4. Topic by SITTOW in August of 2009: Called by Illinois State Police, said truck rolled on side blocking the whole southbound lane on Int. 39 -29mm. Told us to come north in the southbound lane. Sent 1 Rotator the way they wanted the 2nd came down the southbound side. Wheels facing northbound trailer loaded with 42,000lbs boxed frozen food. It was best to remove Tractor ( which was leaking fuel). So we had a way to get around the wreck. Trailer was damaged pretty bad, broken top rail and roof blown out. Told State Police if we slid it around the trailer would break the rest of the way and load would fall out. We suggested to the State Police, air cusions to save the load but we would have to do it where it sits. They said, " Get It Done!" It worked good, got load into yard and transfered to good trailer. As you can see from the pictures we had plenty of straps on the trailer to help hold it together. Last edited by SITTOW on 18 Aug 2009 13:51, edited 2 times in total. Andy35 said: Looks like a good job to me. That's a little different to me removing the dolly legs, but it probably sets up a little better, not having to push the load 4 foot up and over. Is that a ghost working in the last photo, or is he just that fast that the camera did not capture him? Jerry's Road Service said: Nice job Ive never seen cutting the legs off but looks like it set up well. Jerry's Towing Santa Clarita ,Ca Rotator60 said: Yep..1st Class Recovery...Excellent idea in cutting the legs off....Hey..you guys going to be at Chattanooga in September.??..We need another late night stand up comedy routine by Eric from BWR..always entertaining..lol.. bandctow said: Doesn't get any better then that! Good call on cutting off the landing gear.There not made to handle side pressure. Lowboy79. There no need for a control line on the trailer. It loaded Paulie B&C TOWING RedPete said: Like I said before " I would'nt want to be a tow company in your area" Very nice job! wreckmster said: Nice job.... This is a cool photo with the sticks in the air, the air cushions and the recovery supervisor... awesome.... dave lemke said: nice idea of removing the dollies, but how did you catch the box when it came over as the lines all ran to the side with the bags, i would think that with all the load shift that it would have snapped when it came oover the top of the no return pivot????? WM #081664 level 6/7 .......MI #204055 auto technician ..............Idealease Certified ..............MAT-JACK certified ...............FEMA certified in hazmat transpotation ...............FEMA certified in oil and hazmat response ................Lt duty to Heavy duty towing and recovery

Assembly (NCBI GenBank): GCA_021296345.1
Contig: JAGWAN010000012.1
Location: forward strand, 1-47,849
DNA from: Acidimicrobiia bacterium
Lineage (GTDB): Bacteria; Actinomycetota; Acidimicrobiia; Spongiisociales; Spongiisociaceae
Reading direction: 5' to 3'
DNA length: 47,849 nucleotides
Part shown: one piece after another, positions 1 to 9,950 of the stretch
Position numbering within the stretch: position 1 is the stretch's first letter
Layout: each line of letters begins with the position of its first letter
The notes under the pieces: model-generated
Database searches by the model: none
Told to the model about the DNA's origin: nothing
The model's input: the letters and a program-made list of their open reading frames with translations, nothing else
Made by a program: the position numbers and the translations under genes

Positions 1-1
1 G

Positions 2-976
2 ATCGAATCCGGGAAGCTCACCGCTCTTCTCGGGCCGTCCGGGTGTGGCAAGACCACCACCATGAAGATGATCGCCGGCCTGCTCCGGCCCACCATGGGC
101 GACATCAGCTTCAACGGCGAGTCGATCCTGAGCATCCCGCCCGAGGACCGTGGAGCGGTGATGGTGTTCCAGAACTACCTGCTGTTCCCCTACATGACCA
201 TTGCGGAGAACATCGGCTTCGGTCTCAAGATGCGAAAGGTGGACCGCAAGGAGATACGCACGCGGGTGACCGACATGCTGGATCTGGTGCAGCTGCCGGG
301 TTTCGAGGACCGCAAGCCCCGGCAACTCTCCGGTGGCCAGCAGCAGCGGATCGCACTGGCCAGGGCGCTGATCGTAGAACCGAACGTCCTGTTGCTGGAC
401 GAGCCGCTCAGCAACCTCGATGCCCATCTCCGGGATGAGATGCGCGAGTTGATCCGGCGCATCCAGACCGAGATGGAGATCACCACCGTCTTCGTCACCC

5. Tow411

    "SWEET"

    Topic by SITTOW posted on Tow411 in April of 2009: TRACTOR AND TRAILER LOADED WITH 43,000LBS OF CHOCOLATE - WENT INTO DITCH AND ROLLED ON SIDE. 78,000LBS TOTAL. PERFECT AIR CUSHION JOB. LOAD READY TO GO ON AFTER RECOVERY. silverhawk said: The only thing wrong was the title. It being a semi, the title should read "semi-sweet". LOL Nice equipment and a well thought out recovery. BigWheelRecovery said: Now i see who gets all the nice jobs that's why you can buy your brother a new 75 ton. Nice job you are a great asset to our industry .thanks Eric Schmitty30 said: Very nice recovery .makes the job smooth with the right equipment.great pics of air cushion placement . BE SAFE!!!!! Very nice recovery .makes the job smooth with the right equipment.great pics of air cushion placement . BE SAFE!!!!!